Strategically, the Fed could manage this debate by finding a consensus between those focused on current high inflation and those worried about the risk of overshooting. The Fed can step down to 50bp at the December meeting, thereby acknowledging the more dovish participants’ concerns while at that same meeting raising the SEP-implied terminal rate a notch to reflect the still too-high inflation data. Such a continued upward drift in the terminal rate remains our base case. Rather than shortening the cycle as Bullard suggests, the Fed elongates the cycle with what eventually become 25bp rate hikes. Remember, Waller said that there will be a substantial discussion of the pace of rate hikes at the next meeting; that’s where FOMC participants would develop a consensus around the next stage in the cycle...
Market Validation
Bloomberg 10/21/22

Treasury Yields Jolted From Highs on Prospect of Fed Let-Up
10-year yield still on track for 12th straight weekly increase
Five-year note’s rate topped 4.5% for first time since 2007

The US five-year Treasury yield exceeded 4.5% for the first time since 2007 on Friday on the prospect of unrelenting Federal Reserve rate increases to control inflation. It subsequently slid to the lowest level of the day on a report undercutting that thesis.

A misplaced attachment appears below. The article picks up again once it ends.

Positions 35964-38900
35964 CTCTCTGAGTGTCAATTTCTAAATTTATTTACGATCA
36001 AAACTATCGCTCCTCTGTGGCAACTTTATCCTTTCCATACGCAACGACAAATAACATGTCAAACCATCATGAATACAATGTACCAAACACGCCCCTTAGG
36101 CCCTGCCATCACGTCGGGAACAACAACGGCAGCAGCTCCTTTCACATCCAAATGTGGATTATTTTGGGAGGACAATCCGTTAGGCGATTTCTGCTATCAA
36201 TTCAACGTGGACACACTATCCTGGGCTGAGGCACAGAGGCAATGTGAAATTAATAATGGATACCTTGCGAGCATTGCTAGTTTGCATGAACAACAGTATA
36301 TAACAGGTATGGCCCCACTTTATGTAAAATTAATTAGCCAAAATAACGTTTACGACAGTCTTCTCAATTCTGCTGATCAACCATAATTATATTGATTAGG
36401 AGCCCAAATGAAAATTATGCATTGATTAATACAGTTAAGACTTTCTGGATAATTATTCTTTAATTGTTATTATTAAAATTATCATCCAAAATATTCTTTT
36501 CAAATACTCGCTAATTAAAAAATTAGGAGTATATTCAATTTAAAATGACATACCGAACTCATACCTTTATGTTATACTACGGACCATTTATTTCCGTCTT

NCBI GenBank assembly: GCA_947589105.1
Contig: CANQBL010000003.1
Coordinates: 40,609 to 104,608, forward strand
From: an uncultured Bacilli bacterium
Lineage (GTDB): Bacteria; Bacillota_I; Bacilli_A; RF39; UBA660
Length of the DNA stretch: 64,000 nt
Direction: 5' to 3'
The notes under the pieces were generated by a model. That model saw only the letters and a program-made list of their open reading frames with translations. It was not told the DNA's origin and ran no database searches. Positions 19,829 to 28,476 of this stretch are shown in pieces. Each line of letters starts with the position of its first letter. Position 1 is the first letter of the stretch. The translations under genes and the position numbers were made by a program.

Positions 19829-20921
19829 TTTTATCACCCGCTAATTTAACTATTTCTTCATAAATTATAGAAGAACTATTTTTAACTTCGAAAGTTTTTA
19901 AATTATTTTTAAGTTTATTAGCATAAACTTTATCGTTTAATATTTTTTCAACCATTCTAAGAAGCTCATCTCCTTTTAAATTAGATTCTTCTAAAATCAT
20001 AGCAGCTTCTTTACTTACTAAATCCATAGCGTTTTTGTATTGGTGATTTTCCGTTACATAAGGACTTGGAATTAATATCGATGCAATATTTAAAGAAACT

Earlier, yields across the maturity spectrum reached multiyear highs led by the 30-year, which rose as much as 14 basis points to 4.36%, the highest since 2011. The five-year yield rose as much as six basis points to 4.504%. By mid-morning, short-dated rates were lower on the day while long-dated ones remained higher.
The reversal in short-maturity yields occurred after the Wall Street Journal reported that some Fed officials are concerned about overtightening, after having raised the policy rate by three percentage points since March, with another three-quarter point increase anticipated next month. The article said policy makers are likely to debate whether to signal that a smaller rate increase is possible in December.